31 students, parents, educators, and community partners from Winooski and Burlington journeyed to New York City in January 2013. There, they visited innovative schools and discussed how to make learning more student-centered in our own communities.
The above video was created by BHS student and site visit participant Henry Prine.
In January 2013, 31 individuals from Winooski and Burlington embarked on a learning journey to New York City. The group included students, parents, teachers, administrators, and community members from both cities. This trip was organized by Partnership for Change fellow Sarah Bertucci in collaboration with the Institute for Democratic Education in America (IDEA).
In NYC, the group visited schools that have done exceptional work in proficiency-based learning and serving their diverse student bodies, particularly ELL students. Most of the schools were from the Internationals Network for Public Schools and the New York Performance Standards Consortium. There was variation among the schools, but they shared some key attributes: strong relationships between students and adults; high standards that students meet through challenging projects, portfolios, and presentations; a welcoming environment that values student voice and leadership; diverse students working together in un-tracked classes; and a commitment to “do what’s best for kids.”
The first morning, the group visited the Julia Richmond Complex, a large educational complex housing six different schools. Here, they split into three groups and toured the most innovative sites.
“I was really impressed with the schools at the Julia Richmond Complex. The students were so focused and working well. The atmosphere in this school was awesome. Teachers, principals, and ‘director’ were very open and took their time to explain and include us,” shared Winooski Middle/High School ELL teacher Inge White.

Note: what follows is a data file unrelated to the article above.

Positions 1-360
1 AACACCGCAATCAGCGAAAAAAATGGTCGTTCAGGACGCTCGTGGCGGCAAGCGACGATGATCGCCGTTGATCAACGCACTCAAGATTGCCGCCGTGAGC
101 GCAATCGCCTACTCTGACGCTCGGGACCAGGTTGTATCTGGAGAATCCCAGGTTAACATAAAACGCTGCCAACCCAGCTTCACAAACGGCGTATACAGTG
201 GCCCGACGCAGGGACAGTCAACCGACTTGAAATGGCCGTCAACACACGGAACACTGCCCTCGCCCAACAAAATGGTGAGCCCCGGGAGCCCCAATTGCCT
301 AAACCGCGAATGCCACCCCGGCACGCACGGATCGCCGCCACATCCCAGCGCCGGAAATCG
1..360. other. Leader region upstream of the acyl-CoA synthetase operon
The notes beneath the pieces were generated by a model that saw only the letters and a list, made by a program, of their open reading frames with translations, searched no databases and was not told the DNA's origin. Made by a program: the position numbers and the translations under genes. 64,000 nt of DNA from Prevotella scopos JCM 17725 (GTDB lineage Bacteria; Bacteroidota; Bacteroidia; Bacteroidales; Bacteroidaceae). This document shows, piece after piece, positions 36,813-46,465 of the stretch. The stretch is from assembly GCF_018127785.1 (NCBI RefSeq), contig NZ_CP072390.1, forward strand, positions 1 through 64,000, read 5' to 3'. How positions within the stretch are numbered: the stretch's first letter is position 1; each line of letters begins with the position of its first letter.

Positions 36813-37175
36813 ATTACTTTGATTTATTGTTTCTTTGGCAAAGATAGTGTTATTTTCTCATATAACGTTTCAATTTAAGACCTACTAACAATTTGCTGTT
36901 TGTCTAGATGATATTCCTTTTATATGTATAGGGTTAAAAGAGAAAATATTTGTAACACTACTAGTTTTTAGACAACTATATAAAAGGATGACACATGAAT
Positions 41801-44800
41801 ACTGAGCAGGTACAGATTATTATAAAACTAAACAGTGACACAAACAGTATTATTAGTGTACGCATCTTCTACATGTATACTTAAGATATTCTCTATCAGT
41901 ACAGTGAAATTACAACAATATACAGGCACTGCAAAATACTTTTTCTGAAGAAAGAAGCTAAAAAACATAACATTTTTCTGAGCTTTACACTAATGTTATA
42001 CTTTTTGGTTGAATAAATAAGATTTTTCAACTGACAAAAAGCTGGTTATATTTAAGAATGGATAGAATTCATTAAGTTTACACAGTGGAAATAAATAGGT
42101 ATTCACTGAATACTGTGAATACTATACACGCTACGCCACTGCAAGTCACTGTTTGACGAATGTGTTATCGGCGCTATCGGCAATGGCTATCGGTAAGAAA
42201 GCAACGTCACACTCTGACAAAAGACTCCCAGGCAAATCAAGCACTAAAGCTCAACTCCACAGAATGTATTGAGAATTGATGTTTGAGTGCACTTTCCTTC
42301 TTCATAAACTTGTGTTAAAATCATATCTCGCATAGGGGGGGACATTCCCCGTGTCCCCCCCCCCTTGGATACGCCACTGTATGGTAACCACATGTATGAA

Winooski English teacher Brent Litterer reflected, “We can do what a school like Vanguard Academy does. We need to set up [clear] structures…and be clear on proficiencies at various levels.” Mr. Litterer has already had a formal discussion about the highlights of the trip with the humanities department at WMHS.
Winooski science teacher Shannon Bundy agrees with him. She said, “Implementing [proficiencies] is possible! With some dedication, elbow grease, and additional work…this is manageable for WHS. I saw the diversity of what schools were doing and feel that there was nothing there that we couldn’t do.”
“One question is how do we replicate this type of opportunity in Vermont given our small schools and districts,” said Frank Gerdeman of the Vermont Agency of Education, who shared about his experience on the trip with his department.
Lauren Curry, another trip participant and Executive Director of the Tarrant Foundation, observed, “Many of the things that were most impressive and most representative of the change we hope to achieve didn’t have dollar signs attached. The culture of these places shone above all else.”
For our schools and communities to have their best future, we need to learn, grow, and work together toward a common goal. The NYC site visit participants were able to come together as a community and learn, keeping an eye on what will work here in Winooski and Burlington.
Check out our facebook page for more photos of the trip.